Is is a bird? Is it a plane? Or is it a lightning conductor?
No it's a wire catcher!
Many people have seen in pictures and in use, strange curved wire rods attached to the outside of spars, particularly on the Midland Railway region of the UK and erroneously stated they are lightning conductors. Nonsense of course, there is no lighting conductor rod associated with them nor are they situated at the highest point or for that matter connected to anything other than a spar and spindle, hardly an easy path to earth.
This scanned image shows telegraph wires passing over a road bridge over a railway. Each insulator has the curved catcher rod on the outside of the spar and each rod is taller than the insulator it protects. At this point of the line the telegraph circuit appears to rise up to clear the road before dropping down towards the lineside again and obviously if the binding on one of these wires became detached it would hang down into the flow of traffic, not very pleasant.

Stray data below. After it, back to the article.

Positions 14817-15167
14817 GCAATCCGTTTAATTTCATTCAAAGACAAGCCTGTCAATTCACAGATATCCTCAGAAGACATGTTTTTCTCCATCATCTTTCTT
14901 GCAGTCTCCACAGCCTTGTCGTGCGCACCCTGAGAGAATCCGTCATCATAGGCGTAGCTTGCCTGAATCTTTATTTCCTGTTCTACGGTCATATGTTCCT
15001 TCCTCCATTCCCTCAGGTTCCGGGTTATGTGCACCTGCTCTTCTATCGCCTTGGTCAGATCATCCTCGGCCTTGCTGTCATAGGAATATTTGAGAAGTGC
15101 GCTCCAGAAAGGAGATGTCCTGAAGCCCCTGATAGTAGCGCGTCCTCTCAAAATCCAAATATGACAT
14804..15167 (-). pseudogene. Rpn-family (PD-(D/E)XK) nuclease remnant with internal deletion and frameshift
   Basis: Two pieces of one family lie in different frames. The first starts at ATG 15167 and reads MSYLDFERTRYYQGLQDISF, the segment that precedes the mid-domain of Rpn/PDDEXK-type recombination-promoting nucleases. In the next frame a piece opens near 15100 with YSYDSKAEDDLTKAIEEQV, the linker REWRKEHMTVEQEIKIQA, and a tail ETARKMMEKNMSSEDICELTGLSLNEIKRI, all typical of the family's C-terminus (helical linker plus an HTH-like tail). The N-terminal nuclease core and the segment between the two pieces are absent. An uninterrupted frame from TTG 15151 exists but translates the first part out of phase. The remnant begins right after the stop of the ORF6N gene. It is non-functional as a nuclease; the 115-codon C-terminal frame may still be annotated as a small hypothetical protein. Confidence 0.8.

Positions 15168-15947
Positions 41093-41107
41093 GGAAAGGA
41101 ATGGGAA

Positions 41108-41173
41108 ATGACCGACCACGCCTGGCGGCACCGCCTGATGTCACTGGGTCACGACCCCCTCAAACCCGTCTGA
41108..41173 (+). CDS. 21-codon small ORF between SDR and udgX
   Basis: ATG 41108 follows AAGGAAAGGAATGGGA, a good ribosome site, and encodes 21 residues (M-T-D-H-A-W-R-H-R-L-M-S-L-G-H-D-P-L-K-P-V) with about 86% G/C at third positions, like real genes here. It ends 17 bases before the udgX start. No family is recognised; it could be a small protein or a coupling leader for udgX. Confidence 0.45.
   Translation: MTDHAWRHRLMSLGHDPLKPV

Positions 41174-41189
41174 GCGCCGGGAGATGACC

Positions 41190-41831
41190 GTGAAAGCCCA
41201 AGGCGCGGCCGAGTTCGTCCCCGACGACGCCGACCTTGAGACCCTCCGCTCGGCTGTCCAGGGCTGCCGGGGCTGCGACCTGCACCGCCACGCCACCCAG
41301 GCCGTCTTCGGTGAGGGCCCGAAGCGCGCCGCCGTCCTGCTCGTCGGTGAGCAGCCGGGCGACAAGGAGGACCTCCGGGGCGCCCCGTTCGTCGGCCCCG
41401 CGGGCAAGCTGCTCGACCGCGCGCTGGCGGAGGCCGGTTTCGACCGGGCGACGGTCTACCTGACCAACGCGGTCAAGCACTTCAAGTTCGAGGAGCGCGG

The wire catchers themselves are made from rodding approx 5/16 " in diameter, bent into a tight loop at the base and clamped between the spindle waistband and spar
The insulators by the way are brown MR style Corrugateds
Kidderminster Railway Museum
This very dusty Varley insulator, (Shame on them), is located in the Kidderminster Railway Museum at the Severn Valley Railway and is well worth a visit. The museum and station environs are free to enter and steam runs practically everyday, great for the kids, large and small.
As can be seen the wire catcher is a simple, robust object and served its purpose well, without interfering with the line and linesmen to any great extent. I suspect if a wire became dislodged and touched the catcher due to its relative isolation no major problem was caused.